Spread the love
Kepler K2

NASA Retires the Kepler Space Telescope:

NASA Retires the Kepler Telescope after nine years in deep space collecting data that revealed our night sky to be filled with billions of hidden planets – more planets even than stars – NASA’s Kepler space telescope has run out of fuel needed for further science operations. NASA has decided to retire the spacecraft within its current, safe orbit, away from Earth. Kepler leaves a legacy of more than 2,600 planet discoveries from outside our solar system, many of which could be promising places for life.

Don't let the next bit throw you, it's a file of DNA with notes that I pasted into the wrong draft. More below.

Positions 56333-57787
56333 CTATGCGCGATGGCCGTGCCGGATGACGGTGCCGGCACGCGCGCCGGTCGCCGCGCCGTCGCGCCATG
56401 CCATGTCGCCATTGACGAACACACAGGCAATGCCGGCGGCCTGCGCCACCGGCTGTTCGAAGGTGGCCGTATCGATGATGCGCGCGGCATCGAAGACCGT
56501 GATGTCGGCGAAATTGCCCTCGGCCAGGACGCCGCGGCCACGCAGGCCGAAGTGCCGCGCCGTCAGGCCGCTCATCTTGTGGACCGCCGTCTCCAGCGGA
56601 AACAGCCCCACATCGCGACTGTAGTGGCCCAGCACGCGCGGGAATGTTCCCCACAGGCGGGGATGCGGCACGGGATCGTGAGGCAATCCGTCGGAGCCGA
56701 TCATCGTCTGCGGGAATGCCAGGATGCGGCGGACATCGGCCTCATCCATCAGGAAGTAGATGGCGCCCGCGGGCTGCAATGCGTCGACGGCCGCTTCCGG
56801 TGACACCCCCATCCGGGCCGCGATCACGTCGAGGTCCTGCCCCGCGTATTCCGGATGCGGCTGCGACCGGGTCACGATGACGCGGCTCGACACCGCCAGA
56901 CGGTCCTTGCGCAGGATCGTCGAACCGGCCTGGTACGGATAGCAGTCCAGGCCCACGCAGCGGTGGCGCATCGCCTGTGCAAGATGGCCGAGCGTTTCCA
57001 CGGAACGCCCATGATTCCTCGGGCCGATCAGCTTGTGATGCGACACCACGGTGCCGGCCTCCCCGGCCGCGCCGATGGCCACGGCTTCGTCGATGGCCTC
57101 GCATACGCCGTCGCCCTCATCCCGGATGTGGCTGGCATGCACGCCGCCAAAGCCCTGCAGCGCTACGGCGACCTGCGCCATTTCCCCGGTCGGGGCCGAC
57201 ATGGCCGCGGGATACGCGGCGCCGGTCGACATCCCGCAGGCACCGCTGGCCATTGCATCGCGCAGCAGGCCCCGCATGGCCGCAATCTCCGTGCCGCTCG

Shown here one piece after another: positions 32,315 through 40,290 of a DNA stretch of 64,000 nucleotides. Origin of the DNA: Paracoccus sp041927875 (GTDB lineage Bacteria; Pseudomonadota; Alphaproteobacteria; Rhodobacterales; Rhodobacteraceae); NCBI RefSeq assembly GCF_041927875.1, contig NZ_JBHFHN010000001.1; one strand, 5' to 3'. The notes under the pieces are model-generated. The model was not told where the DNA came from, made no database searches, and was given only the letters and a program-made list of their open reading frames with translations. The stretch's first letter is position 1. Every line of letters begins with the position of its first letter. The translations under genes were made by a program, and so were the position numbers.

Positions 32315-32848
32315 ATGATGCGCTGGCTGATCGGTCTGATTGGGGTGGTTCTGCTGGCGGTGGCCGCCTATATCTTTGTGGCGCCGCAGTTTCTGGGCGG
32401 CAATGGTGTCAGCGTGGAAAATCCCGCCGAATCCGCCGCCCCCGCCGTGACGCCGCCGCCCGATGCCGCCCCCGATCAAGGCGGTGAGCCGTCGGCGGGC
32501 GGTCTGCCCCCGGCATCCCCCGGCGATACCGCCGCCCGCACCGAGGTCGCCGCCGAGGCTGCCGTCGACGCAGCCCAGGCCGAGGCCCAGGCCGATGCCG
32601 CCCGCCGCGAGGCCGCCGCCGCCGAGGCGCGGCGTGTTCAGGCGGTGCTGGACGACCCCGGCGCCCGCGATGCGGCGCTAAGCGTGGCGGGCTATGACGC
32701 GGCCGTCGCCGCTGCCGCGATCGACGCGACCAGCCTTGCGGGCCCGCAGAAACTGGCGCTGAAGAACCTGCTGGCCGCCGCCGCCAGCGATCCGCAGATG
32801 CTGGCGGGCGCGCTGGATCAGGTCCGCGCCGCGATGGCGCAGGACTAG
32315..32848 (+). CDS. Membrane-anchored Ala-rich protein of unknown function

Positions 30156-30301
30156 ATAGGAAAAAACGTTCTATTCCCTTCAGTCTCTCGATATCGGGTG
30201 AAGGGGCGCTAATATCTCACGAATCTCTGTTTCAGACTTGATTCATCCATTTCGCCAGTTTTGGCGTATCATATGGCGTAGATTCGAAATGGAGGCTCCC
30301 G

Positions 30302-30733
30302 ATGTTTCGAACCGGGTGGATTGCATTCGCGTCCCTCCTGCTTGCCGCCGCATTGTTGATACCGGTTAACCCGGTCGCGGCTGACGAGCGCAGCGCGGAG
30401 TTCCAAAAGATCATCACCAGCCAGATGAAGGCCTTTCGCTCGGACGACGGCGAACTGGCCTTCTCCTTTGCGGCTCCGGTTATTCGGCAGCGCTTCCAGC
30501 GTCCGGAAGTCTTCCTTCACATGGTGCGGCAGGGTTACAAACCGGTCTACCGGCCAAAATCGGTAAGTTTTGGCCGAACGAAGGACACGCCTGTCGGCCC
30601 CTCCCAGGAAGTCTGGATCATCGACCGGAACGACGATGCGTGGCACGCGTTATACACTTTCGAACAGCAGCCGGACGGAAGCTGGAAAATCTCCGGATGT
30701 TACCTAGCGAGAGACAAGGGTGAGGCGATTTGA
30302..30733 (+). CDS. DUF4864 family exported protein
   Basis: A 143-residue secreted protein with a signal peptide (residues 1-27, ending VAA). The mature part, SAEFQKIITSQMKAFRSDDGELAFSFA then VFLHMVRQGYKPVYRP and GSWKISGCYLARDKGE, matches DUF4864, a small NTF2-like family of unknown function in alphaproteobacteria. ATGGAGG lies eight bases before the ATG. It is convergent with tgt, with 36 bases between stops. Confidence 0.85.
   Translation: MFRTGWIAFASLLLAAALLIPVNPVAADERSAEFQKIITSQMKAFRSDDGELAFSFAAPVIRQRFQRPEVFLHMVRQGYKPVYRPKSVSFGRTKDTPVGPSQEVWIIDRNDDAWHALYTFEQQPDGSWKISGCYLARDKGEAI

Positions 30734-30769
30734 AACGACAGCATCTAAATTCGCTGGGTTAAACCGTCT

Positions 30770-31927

NASA invites members of the media to a live news teleconference at 3 p.m. EDT (noon PDT) Tuesday, October 30, to announce the retirement of the Kepler space telescope and its legacy to science. Questions can be submitted by the public via Twitter during and after the teleconference using the hashtag #askNASA. Participants include:

  • Paul Hertz, Astrophysics division director at NASA Headquarters in Washington
  • Charlie Sobeck, project system engineer at NASA’s Ames Research Center in California’s Silicon Valley
  • William Borucki, retired Kepler principal investigator
  • Jessie Dotson, Kepler project scientist at Ames
  • Padi Boyd, project scientist for NASA’s Transiting Exoplanet Survey Satellite at NASA’s Goddard Space Flight Center in Greenbelt, Maryland

Following the news teleconference, media requests for interviews (phone, Skype or ISDN) may contact:

Kepler - End of Life

Leave a Reply